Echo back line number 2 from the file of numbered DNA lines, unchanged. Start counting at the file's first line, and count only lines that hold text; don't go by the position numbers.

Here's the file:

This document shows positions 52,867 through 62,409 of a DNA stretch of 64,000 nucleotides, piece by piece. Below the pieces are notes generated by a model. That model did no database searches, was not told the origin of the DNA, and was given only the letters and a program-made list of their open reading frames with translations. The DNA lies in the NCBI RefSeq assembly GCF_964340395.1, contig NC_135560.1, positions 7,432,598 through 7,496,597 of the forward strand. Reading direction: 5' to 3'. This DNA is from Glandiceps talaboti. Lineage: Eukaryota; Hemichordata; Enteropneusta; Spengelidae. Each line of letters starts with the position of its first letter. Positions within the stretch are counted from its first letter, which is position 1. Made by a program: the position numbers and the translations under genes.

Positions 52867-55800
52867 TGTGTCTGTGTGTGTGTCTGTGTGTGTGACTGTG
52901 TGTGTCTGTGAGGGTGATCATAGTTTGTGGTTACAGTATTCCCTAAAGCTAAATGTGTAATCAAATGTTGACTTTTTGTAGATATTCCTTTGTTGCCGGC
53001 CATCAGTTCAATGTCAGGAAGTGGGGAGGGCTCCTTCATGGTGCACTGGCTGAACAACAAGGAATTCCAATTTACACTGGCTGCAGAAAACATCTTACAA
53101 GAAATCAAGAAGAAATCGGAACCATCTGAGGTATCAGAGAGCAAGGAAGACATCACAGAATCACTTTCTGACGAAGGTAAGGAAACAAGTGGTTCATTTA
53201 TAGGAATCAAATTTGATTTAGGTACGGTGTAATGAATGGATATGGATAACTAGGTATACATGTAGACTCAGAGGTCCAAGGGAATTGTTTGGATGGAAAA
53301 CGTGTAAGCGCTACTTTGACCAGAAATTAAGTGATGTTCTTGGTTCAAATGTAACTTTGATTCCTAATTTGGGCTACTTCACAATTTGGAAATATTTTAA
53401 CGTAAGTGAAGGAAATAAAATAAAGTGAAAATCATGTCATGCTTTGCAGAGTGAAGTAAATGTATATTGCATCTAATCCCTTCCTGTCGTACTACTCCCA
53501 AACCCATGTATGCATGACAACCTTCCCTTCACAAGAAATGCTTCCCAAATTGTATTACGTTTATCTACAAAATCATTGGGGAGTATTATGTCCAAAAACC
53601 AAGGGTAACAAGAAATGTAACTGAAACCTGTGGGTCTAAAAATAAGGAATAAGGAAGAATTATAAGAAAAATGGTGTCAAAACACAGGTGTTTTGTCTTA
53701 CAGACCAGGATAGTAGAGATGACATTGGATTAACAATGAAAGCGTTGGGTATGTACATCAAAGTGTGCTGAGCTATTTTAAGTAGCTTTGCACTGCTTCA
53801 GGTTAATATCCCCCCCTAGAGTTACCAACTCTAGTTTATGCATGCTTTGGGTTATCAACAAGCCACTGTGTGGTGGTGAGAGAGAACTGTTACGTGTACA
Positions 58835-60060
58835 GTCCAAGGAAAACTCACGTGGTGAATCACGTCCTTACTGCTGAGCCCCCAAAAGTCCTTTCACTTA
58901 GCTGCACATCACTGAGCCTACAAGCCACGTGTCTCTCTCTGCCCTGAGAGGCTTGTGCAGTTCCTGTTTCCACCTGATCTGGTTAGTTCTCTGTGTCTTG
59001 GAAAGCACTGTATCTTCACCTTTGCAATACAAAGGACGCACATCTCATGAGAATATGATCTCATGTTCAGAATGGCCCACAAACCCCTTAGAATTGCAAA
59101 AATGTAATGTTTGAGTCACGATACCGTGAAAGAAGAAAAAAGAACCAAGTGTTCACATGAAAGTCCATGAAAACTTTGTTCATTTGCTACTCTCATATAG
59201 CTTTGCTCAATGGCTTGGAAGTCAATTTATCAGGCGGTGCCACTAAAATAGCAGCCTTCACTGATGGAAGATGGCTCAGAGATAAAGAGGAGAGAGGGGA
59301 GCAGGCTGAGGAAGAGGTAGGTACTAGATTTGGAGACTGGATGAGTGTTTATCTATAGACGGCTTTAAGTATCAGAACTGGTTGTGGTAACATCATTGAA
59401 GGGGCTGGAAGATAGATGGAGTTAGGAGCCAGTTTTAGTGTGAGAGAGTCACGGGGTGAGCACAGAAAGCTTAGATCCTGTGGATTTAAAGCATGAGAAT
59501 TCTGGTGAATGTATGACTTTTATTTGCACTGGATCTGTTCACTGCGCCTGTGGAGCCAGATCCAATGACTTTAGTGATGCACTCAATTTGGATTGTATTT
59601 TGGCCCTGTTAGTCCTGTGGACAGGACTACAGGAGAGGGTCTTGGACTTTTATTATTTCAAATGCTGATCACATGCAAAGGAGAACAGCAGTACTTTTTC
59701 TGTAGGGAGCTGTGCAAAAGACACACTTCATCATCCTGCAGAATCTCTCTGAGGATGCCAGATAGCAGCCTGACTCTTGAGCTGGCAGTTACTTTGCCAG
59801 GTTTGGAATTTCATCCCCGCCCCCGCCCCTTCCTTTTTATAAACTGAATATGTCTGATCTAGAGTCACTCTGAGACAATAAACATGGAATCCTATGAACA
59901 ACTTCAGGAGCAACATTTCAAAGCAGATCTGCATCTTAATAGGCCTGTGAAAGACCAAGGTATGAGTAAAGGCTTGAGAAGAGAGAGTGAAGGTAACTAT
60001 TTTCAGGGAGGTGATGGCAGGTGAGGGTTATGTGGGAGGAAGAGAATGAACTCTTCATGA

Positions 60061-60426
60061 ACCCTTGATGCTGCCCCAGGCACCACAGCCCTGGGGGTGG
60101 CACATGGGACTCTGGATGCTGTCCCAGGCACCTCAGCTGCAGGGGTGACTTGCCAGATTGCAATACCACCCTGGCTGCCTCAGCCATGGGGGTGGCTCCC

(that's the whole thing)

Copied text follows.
Positions 52867-55800